Phones blamed for more lost walkers
Rescue workers say that relying on navigation apps is leading to more people getting lost in the mountains.
The UK's busiest mountain rescue team, Lochaber Mountain Rescue (LMRT) in Scotland, have dealt with 103 alerts so far this year, which is higher than usual - it is normally 70-100 times in a full year.
Their team leader, John Stevenson, explains that, as well as the usual issues of bad weather and 'slips and trips', smartphones were causing navigation problems; relying on navigation apps is leading to more people getting lost. He added 'Navigation has been a big issue this year. People should know how to use a map and compass and not be relying on mobile phones.'
Safety adviser, Heather Morning, added 'Aside from the limitations of battery life, reception and limits on using touch screens with gloves on, the issue lies with people, and their ability - or lack of - in basic navigation skills. A GPS, smartphone or navigation app is unable to read important subtleties, such as a sensible route choice. Unless you have already used your navigational abilities to programme in an exact route, it won't direct you away from cliffs or show you the best place to cross a river - or offer an alternative if a bridge is down or the river is in flood.'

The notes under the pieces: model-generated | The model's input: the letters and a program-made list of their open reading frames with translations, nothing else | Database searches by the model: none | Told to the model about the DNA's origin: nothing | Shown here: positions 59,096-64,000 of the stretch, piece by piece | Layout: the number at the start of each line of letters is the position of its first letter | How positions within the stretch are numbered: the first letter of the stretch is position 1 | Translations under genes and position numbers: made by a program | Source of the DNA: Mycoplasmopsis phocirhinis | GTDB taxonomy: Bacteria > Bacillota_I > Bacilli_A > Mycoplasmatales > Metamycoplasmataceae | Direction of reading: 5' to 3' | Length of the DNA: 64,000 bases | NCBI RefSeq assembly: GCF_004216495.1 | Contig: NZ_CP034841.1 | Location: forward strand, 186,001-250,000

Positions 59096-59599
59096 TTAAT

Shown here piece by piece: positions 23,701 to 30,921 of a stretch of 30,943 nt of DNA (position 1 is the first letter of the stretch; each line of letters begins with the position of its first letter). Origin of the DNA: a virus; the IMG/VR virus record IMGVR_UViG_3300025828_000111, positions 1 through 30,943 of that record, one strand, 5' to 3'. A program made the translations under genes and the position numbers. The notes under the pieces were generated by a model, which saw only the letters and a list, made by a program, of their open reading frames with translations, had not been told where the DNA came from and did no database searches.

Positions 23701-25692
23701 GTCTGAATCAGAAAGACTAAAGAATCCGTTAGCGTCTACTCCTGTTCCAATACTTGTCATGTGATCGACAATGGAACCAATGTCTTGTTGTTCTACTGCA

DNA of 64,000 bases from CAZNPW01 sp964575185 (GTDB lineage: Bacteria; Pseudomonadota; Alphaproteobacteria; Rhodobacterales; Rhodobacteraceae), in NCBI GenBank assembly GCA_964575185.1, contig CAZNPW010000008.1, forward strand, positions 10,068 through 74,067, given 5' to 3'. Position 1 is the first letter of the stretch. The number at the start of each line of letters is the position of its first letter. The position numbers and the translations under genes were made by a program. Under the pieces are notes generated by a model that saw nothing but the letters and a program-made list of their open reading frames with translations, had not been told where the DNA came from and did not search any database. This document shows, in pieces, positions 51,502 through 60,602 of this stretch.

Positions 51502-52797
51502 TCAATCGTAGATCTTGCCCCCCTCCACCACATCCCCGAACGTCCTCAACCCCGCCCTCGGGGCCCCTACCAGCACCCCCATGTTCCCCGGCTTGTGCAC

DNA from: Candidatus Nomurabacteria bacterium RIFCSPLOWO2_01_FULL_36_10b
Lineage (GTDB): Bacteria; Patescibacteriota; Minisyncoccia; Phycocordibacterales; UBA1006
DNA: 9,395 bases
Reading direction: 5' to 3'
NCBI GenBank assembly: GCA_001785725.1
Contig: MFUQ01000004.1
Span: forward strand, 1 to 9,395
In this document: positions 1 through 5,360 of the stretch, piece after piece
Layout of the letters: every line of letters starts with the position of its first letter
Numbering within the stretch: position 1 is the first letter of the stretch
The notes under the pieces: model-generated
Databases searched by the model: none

LMRT, the UK's busiest MRT, is based in Fort William, close to the foot of Ben Nevis - the highest mountain in the UK (1,344m/4,409ft).
Details from the Daily Mail and LMRT links below . .